As fentanyl deaths soar, big questions on Big Pharma’s role in pushing drug

Heroin-Fentanyl-vials-NHSPFL-1600x900-300x169A Missouri  Senator has accused Insys Therapeutics, a major drug maker, of conducting a sneaky campaign to get more pain-wracked cancer patients to use its synthetic and super powerful opioid drug, thus helping to fuel the wildfire spread of increasingly lethal and debilitating prescription pain killers.

Sen. Claire McCaskill and investigators from a Senate committee, as well as federal prosecutors, have painted a harsh picture of how Insys created a special unit to boost sales and use of Subsys, its spray form of the potent painkiller fentanyl.

Through an elaborate ruse—which included carefully crafted scripts and bogus phone numbers—Insys workers contacted prescription benefit management (PBM) firms, making them believe they were patients seeking a required pre-approval for their doctors to prescribe them Subsys.

The drug maker reps, oh, so carefully, convinced the PBMs that they were suffering pain so significant, typically from cancer, so that they would qualify for the firms to let doctors order Subsys. PBMs have taken on a huge role in medicine, ostensibly to help corporations and insurers keep costs down by added oversight over physicians’ dispensing of drugs and medical services. The firms themselves, however, reap profits by not only taking a percentage of any purported savings they can document but also by receiving payments of middle-man discounts and reimbursements from drug makers.

Insys had denounced its workers who have been caught up in ploys to get approvals for fentanyl prescriptions, saying the employees’ actions were wrong, violated company policy, and led to dismissals.

But McCaskill and Senate investigators say they can show, for example, how the actions of Insys workers led to the over-prescription of fentanyl and other potent drugs to a New Jersey woman who died of an overdose.

Indeed, fentanyl packs such a wallop that it is blamed for a soaring number of overdose deaths linked to the nation’s opioid drug abuse epidemic. The New York Times, based on its scrutiny of records, has reported that “fentanyl and its analogues … continue to push the death count higher,” increasing 540 percent in the last three years such that, “Drug deaths involving fentanyl more than doubled from 2015 to 2016, accompanied by an upturn in deaths involving cocaine and methamphetamine. Together they add up to an epidemic of drug overdoses that is killing people at a faster rate than the HIV epidemic at its peak.”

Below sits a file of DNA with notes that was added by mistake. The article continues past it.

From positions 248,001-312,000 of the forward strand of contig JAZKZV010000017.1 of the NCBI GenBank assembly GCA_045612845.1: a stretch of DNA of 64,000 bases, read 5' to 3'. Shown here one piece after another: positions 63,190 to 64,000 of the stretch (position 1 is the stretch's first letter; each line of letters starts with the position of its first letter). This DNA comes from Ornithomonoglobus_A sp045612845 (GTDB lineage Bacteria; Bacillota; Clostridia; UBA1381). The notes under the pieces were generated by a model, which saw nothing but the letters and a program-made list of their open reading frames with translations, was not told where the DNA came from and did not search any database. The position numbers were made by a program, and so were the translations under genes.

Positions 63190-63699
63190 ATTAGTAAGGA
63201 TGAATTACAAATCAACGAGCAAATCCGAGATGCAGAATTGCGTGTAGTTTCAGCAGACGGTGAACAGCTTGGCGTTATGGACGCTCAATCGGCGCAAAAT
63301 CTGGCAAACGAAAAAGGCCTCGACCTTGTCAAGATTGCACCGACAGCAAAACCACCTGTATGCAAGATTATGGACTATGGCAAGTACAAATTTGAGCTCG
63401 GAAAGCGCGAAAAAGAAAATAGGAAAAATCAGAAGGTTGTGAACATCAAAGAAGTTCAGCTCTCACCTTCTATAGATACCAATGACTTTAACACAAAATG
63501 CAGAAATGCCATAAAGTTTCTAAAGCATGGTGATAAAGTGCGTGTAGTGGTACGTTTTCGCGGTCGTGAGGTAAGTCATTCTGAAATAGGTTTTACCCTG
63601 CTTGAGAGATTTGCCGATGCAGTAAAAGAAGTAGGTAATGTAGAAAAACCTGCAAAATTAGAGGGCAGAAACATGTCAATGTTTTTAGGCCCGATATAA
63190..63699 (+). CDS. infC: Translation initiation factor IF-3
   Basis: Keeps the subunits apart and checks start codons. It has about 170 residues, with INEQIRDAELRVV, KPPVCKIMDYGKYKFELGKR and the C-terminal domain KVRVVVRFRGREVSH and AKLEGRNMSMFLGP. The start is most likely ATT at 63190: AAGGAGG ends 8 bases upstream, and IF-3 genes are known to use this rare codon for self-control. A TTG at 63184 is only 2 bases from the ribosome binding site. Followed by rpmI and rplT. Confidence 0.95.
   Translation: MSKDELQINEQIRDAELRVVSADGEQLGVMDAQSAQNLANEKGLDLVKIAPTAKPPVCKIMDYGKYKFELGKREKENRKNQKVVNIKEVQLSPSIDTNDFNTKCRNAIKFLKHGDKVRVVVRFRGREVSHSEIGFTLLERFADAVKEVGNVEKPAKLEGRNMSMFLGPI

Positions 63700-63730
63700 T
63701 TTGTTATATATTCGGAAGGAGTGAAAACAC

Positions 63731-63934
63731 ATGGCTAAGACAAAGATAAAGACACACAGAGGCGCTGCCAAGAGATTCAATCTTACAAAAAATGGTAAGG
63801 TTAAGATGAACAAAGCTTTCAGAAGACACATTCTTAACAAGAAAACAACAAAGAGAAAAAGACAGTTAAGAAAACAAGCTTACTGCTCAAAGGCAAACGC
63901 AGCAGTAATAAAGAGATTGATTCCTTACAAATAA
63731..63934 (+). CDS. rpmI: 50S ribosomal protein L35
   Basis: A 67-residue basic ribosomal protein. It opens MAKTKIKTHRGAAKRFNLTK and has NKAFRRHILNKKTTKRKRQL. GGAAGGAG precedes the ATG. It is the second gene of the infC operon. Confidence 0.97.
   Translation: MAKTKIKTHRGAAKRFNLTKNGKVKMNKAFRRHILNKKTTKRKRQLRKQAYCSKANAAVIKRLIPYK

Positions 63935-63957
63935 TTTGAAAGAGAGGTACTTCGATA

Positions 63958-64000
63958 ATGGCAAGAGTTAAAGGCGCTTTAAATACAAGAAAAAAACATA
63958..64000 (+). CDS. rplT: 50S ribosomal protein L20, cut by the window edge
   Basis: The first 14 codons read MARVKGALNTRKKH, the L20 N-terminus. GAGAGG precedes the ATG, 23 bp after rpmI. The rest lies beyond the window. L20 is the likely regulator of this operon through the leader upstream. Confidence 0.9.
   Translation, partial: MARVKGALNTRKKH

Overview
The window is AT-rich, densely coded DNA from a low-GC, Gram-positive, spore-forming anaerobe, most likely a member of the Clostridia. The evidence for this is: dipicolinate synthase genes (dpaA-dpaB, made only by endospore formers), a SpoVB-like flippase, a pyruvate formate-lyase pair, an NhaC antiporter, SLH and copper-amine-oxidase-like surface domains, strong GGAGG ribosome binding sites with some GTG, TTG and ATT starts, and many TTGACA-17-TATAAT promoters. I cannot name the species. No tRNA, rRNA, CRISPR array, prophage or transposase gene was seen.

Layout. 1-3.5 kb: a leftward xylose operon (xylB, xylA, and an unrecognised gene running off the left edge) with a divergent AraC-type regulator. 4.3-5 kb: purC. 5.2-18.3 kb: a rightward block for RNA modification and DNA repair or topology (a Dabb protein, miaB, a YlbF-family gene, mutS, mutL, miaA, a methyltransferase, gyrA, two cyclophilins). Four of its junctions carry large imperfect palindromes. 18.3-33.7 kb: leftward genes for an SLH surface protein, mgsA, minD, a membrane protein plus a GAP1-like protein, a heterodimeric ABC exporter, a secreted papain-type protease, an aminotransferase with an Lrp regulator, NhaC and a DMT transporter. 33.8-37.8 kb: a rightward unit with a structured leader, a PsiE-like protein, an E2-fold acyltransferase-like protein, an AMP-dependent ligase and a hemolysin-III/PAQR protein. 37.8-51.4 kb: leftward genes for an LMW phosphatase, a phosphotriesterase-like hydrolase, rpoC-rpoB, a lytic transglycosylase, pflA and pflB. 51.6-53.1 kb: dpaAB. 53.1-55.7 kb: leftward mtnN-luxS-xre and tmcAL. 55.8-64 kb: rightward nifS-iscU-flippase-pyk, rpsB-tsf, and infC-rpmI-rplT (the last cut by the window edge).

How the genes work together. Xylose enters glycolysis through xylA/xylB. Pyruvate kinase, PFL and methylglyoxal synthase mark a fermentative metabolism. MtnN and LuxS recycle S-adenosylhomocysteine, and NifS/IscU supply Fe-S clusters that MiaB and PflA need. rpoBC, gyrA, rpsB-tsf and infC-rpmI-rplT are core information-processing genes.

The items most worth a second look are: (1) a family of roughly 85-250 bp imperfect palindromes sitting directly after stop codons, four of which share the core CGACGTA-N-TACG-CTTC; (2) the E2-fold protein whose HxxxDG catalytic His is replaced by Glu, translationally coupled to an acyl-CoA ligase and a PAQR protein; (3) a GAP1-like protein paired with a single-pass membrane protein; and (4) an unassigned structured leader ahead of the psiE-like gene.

News organizations and state officials already have investigated and implicated Big Pharma in pushing potent painkillers nationwide, with the inundation of communities and states with medications less powerful than fentanyl creating the opioid drug abuse epidemic. It also now has pushed high-seekers to illicit street drugs like heroin. That fentanyl might be following a similar path, with its way paved by Big Pharma, is chilling, especially considering its potency (see photo comparing how little fentanyl, as compared with heroin, constitutes a lethal dose).

In my practice, I see the huge harms that patients suffer while seeking medical services and the havoc that dangerous drugs can wreak. It’s unacceptable that 64,000 Americans died of overdoses in 2016—more people than were killed by peak car-related deaths in 1972 or by peak gun deaths in 1993. The opioid drug epidemic’s toll reaches much further, including, new research shows, a staggering economic debilitation of American workers:  The rise in painkiller prescriptions between 1999 and 2015 drove a 20 percent or so drop in men’s workforce participation and 25 percent of women’s, according to newly published research by a respected economist.

Federal authorities need to step up their drug-fighting efforts to at least match the intensity of officials in many of the most harmed states. Presidential leadership, beyond Tweets and almost buffoonish comments, also would be useful. It’s good to see congressional activity, but here, too, more is needed. And, of course, we are way beyond the time when doctors and hospitals need to take major steps to attack the opioid drug abuse. If Big Pharma also can’t clean its act up, federal lawmakers and prosecutors should take appropriate punitive steps.

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